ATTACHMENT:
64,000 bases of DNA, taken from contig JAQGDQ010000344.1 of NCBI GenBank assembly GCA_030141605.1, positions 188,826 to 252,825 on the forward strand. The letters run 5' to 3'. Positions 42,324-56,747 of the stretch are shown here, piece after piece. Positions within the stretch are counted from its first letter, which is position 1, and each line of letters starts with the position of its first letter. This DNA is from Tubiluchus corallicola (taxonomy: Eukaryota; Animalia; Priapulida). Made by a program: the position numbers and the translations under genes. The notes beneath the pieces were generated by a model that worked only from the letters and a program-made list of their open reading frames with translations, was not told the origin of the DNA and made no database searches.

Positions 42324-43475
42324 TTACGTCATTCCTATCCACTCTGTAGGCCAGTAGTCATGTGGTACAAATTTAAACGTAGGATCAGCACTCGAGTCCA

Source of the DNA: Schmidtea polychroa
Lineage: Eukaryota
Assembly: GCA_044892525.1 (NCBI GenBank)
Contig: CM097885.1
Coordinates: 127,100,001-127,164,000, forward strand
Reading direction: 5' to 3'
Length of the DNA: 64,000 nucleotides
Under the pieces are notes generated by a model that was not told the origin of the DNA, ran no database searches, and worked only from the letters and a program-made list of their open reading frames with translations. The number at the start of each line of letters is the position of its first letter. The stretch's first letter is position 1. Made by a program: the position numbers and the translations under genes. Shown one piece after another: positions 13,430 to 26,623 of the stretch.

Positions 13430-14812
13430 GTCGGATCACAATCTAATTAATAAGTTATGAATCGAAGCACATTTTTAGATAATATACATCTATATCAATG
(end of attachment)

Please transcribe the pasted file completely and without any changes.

64,000 bases of DNA, taken from contig JAQGDQ010000344.1 of NCBI GenBank assembly GCA_030141605.1, positions 188,826 to 252,825 on the forward strand. The letters run 5' to 3'. Positions 42,324-56,747 of the stretch are shown here, piece after piece. Positions within the stretch are counted from its first letter, which is position 1, and each line of letters starts with the position of its first letter. This DNA is from Tubiluchus corallicola (taxonomy: Eukaryota; Animalia; Priapulida). Made by a program: the position numbers and the translations under genes. The notes beneath the pieces were generated by a model that worked only from the letters and a program-made list of their open reading frames with translations, was not told the origin of the DNA and made no database searches.

Positions 42324-43475
42324 TTACGTCATTCCTATCCACTCTGTAGGCCAGTAGTCATGTGGTACAAATTTAAACGTAGGATCAGCACTCGAGTCCA

Source of the DNA: Schmidtea polychroa
Lineage: Eukaryota
Assembly: GCA_044892525.1 (NCBI GenBank)
Contig: CM097885.1
Coordinates: 127,100,001-127,164,000, forward strand
Reading direction: 5' to 3'
Length of the DNA: 64,000 nucleotides
Under the pieces are notes generated by a model that was not told the origin of the DNA, ran no database searches, and worked only from the letters and a program-made list of their open reading frames with translations. The number at the start of each line of letters is the position of its first letter. The stretch's first letter is position 1. Made by a program: the position numbers and the translations under genes. Shown one piece after another: positions 13,430 to 26,623 of the stretch.

Positions 13430-14812
13430 GTCGGATCACAATCTAATTAATAAGTTATGAATCGAAGCACATTTTTAGATAATATACATCTATATCAATG